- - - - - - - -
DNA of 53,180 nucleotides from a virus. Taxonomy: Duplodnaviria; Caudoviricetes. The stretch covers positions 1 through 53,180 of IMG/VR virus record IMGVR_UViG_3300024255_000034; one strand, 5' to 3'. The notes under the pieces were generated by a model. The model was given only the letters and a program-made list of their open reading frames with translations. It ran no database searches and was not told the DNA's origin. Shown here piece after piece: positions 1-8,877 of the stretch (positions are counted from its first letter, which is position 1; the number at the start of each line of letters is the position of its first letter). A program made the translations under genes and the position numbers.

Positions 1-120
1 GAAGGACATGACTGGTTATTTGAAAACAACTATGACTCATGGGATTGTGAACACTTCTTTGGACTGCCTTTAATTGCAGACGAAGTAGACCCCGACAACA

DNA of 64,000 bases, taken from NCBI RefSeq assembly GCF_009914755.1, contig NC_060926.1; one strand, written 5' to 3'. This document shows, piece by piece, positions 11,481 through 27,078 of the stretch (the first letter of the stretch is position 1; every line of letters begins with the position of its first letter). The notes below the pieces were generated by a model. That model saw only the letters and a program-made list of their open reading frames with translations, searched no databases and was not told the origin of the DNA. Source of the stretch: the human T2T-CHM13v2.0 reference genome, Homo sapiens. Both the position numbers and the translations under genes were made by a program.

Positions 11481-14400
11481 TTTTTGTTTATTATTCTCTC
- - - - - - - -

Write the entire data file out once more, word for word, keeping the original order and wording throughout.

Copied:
DNA of 53,180 nucleotides from a virus. Taxonomy: Duplodnaviria; Caudoviricetes. The stretch covers positions 1 through 53,180 of IMG/VR virus record IMGVR_UViG_3300024255_000034; one strand, 5' to 3'. The notes under the pieces were generated by a model. The model was given only the letters and a program-made list of their open reading frames with translations. It ran no database searches and was not told the DNA's origin. Shown here piece after piece: positions 1-8,877 of the stretch (positions are counted from its first letter, which is position 1; the number at the start of each line of letters is the position of its first letter). A program made the translations under genes and the position numbers.

Positions 1-120
1 GAAGGACATGACTGGTTATTTGAAAACAACTATGACTCATGGGATTGTGAACACTTCTTTGGACTGCCTTTAATTGCAGACGAAGTAGACCCCGACAACA

DNA of 64,000 bases, taken from NCBI RefSeq assembly GCF_009914755.1, contig NC_060926.1; one strand, written 5' to 3'. This document shows, piece by piece, positions 11,481 through 27,078 of the stretch (the first letter of the stretch is position 1; every line of letters begins with the position of its first letter). The notes below the pieces were generated by a model. That model saw only the letters and a program-made list of their open reading frames with translations, searched no databases and was not told the origin of the DNA. Source of the stretch: the human T2T-CHM13v2.0 reference genome, Homo sapiens. Both the position numbers and the translations under genes were made by a program.

Positions 11481-14400
11481 TTTTTGTTTATTATTCTCTC